She’s known as one of TV’s toughest interviewers and Kay Burley is often cited in our media training courses as someone that participants would find it hard to face, especially in a crisis situation.
Last week Burley, who has clocked more live hours of TV than anyone else (she claims that it’s more than a million minutes) skewered health secretary Matt Hancock in an interview that will be of interest to anyone working in PR or corporate communications.
The interview had discussed the coronavirus and testing but then in a classic “while I’ve got you here,” ambush, the Sky Presenter asked Hancock about Tony Abbott. Was he the right person to represent Britain in international trade talks, as has been suggested, given his comments about gay people, women and the elderly, she wanted to know.
During our media coaching sessions, we advise people, when they’re working with their PR companies and inhouse communications teams, to think not only about the points they want to get across but to be prepared for left field questions too. This might be something in the news that day that they have some vague connection with or a subject tangentially related to whatever they’ve come on to discuss.
Here, Burley notes that Hancock was wearing his rainbow NHS pride badge and then refers to comments by Tony Abbott.
“He says he feels threatened by homosexuality, that older people should have been left to die naturally from Covid and that men are better set to exercise authority than women. Is he the right person to represent us?” she asks.
Blink and you’ll miss it, but the look of horror and annoyance on the health secretary’s face as he’s presented with this awful question is a picture. He pauses and then says:
“As far as I understand it, the proposal is that Mr Abbott supports UK on trade policy which is an area in which he’s got a huge amount of expertise. I bow to nobody in my support for everybody to love who they love but we need to have the best experts in the world working in their field.”
Having failed to address the central point of her question Burley then interjects with:
“Even if he’s a homophobic misogynist?”
Disastrously Hancock tries to reject the allegation:
“I don’t think that’s true.”
“I’ve just told you what he said. I’m sure you don’t support some of his comments. He is a homophobe and a misogynist.”
Hancock has another go:
“Well, he is also an expert in trade.”
However, because he’s avoided the central question again Burley can make the point that according to him,
“one plays off against the other.”
Hancock adopts the classic approach of restating his key message.
“What I am saying,”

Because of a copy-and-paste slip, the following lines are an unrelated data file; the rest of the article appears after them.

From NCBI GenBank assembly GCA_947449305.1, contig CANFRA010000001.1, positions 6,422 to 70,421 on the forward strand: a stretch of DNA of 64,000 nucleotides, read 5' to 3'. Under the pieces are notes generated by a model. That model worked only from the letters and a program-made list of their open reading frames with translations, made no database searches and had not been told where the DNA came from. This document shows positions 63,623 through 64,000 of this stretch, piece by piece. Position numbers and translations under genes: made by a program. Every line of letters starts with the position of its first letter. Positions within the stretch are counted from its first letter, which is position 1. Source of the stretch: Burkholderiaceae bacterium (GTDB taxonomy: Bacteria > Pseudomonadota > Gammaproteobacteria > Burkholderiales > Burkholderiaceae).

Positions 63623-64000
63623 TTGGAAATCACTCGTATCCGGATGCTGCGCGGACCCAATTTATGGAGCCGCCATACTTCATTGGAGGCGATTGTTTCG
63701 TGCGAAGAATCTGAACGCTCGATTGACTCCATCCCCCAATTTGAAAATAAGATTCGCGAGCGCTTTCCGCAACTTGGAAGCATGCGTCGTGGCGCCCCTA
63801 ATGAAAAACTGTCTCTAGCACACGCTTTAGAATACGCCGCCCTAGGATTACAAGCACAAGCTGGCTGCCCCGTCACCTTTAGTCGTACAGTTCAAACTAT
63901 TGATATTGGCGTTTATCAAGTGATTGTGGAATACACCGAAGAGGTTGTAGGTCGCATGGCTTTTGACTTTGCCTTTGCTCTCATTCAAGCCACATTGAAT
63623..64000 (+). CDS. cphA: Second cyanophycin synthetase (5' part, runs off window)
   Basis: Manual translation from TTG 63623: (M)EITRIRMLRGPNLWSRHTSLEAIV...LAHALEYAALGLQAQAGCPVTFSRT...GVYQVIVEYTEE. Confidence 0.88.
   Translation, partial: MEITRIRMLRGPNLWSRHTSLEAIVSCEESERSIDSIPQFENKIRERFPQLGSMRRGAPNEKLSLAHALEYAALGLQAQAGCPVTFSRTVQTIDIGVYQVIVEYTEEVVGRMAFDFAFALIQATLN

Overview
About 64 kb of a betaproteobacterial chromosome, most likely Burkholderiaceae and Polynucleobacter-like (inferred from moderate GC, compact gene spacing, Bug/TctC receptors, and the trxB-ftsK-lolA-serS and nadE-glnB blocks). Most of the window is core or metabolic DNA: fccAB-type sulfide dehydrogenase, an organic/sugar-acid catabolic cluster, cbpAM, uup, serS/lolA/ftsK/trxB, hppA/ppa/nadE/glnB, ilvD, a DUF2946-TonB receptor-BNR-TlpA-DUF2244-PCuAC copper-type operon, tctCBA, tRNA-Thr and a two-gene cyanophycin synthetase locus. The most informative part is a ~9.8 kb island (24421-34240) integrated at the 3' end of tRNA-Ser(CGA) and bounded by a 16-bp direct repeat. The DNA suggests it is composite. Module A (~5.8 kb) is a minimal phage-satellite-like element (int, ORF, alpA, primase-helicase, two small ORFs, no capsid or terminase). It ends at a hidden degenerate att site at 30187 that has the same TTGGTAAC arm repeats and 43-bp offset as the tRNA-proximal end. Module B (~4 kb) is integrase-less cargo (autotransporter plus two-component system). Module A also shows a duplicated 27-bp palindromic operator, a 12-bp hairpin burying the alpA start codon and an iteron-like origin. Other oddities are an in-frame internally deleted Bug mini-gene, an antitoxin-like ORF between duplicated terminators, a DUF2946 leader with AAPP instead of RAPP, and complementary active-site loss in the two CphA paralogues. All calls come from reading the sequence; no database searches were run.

he tells her, any kind of conviction clearly draining away,
“is we need experts in different areas and someone who is the former Prime Minister of Australia is obviously an enormous expert in the field of trade. It doesn’t change my views.”
Because he still hasn’t answered her point, Burley quite rightly goes for the attack again:
“So, we can forgive his comments about women, about letting the elderly die of COVID-19, about his views on the gay community? We can forgive all of that because he is good at trade?”
In a desperately clunky gear change, a now despondent Hancock says:
“Well, I’m doing everything in my power to prevent a second wave and prevent people from coronavirus.”
“Health Secretary, that’s not my question.”
It’s a lovely bit of horrible television but what are the lessons that we can draw from this confrontation? What does it teach those working in corporate communications and public relations?
As we say in our media training courses, you need to be prepared for those
questions. You don’t have to go into great detail – in fact, you shouldn’t, or you’ll end making up this, not your key message, the subject of the interview and the point that the audience will take away with them.
The bridging technique that we teach our participants in order to help them maintain control of media interviews – and other conversations – only works if you answer or address the question being put to you. Hancock’s approach is typical of politicians (and, we’d say, why people trust them even less) in that he simply ignores the thrust of the question that he’s asked.
He’s essentially asked whether he’s comfortable with what Tony Abbott has said or not. Unless he answers this question, he’s not going to be able to move on. He’s obviously in a very difficult situation. For what it’s worth, his boss has simply rejected Abbott’s views.
But the point is that Hancock’s advisors should have spotted this bear trap and given him a line to take on it so that he could handle it and then bridge back effectively to the subject that he wanted to discuss.
As we point out in our media training courses, when you simply refuse to answer the interviewer’s question it’s not them that you’re insulting. It’s the audience – your audience – on whose behalf they’re asking the question. Planning and testing an answer so that you can handle the issue and move on is essential for a good media interview.
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